Much depends on type of occupancy, floor coverings, and ceiling finish—acoustical plaster or tile.
Appearance and maintenance also should be weighed by the designer and the owner. A smooth, neat ceiling is usually a prerequisite for residential occupancy;
a less expensive finish may be deemed satisfactory for an institutional building.
Speed of construction is essential. Contractors prefer systems that enable the follow-up trades to work immediately behind the erector and with unimpeded efficiency.
In general, either rolled beams or open-web joists are used to support the floor elements. The most common types of flooring are (a) concrete fill on metal deck, (b) pre-cast concrete plank, and (c) cast-in-place concrete floors with integral joist.
Metal decks may be cellular or plain and are usually stud-welded to the supporting elements to provide composite action. Cast-in-place concrete floors, or concretepan floors, are becoming less common than in the past. In addition to the systems described, there are several adaptations of these as well as other proprietary systems.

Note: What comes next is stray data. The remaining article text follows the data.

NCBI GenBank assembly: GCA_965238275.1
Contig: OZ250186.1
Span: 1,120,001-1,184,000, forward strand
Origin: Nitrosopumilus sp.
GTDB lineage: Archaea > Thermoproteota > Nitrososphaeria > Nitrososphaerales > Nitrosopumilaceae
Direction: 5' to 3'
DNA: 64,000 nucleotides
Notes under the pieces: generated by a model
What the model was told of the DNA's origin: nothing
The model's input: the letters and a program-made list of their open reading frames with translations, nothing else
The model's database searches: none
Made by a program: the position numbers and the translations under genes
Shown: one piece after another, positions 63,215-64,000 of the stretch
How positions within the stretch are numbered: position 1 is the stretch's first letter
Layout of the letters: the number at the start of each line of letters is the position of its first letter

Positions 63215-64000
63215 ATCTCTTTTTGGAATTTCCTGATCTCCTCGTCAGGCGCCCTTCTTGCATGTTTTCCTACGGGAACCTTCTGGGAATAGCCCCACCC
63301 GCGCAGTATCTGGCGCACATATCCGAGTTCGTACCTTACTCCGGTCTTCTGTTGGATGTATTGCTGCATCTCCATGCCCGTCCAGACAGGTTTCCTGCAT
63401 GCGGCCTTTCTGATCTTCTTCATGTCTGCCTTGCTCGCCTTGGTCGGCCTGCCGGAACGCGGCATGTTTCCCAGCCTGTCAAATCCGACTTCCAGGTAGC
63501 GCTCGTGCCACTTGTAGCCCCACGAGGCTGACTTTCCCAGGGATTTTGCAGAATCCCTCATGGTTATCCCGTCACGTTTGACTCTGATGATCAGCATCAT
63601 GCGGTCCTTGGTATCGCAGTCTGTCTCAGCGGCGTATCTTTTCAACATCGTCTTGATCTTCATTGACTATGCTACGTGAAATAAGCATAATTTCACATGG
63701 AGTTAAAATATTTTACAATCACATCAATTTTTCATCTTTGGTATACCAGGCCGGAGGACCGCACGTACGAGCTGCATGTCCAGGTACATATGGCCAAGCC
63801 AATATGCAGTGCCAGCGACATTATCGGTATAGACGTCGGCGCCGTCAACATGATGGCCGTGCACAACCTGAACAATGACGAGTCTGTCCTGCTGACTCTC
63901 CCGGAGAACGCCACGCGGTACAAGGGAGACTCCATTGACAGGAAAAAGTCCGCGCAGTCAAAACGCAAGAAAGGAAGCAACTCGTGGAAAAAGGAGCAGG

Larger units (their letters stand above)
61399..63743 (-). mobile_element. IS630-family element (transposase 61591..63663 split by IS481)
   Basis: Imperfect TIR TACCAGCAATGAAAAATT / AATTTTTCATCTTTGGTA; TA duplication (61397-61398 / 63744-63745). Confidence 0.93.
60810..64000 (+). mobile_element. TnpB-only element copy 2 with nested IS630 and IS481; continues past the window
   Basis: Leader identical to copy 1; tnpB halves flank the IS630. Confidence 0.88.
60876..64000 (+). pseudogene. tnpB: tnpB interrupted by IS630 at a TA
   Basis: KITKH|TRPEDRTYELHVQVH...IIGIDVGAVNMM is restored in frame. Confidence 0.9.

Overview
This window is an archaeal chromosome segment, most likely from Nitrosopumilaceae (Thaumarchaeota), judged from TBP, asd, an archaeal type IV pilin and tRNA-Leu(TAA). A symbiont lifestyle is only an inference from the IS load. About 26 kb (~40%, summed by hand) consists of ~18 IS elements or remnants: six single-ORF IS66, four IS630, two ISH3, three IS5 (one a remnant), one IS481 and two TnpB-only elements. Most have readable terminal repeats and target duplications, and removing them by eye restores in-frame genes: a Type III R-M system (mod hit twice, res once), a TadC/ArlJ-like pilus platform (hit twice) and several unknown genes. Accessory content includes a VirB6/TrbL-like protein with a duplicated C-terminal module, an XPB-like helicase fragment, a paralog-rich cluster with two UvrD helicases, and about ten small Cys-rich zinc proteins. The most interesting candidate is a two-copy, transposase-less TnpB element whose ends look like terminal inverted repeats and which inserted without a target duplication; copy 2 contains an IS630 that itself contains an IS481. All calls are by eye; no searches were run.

Steel Joist Floors
The lightest floor system in common use is the open-web steel joist construction shown in Fig. 7.23. It is popular for all types of light occupancies, principally because of initial low cost.
Many types of open-web joists are available. Some employ bars in their makeup, while others are entirely of rolled shapes; they all conform to standards and goodpractice specifications promulgated by the Steel Joist Institute and the American Institute of Steel Construction (see Table 7.1). All joists conform to the standard loading tables and carry the same size designation so that designers need only indicate on project drawings the standard marking without reference to manufacturer, just as for a steel beam or column section.
Satisfactory joists construction is assured by adhering to SJI and AISC recommendations.
Joists generally are spaced 2 ft c to c. They should be adequately braced (with bridging) during construction to prevent rotation or buckling, and to avoid ‘‘springy’’ floors, they should be carefully selected to provide sufficient depth.
This system has many advantages: Falsework is eliminated. Joists are easily handled, erected, and connected to supporting beams—usually by tack welding.
Temporary coverage and working platforms are quickly placed. The open space between joists, and through the webs, may be utilized for ducts, cables, light fixtures, and piping. A thin floor slab may be cast on steel lath, corrugated-steel sheets, or wire-reinforced paper lath laid on top of the joists. A plaster ceiling may be suspended or attached directly to the bottom flange of the joists.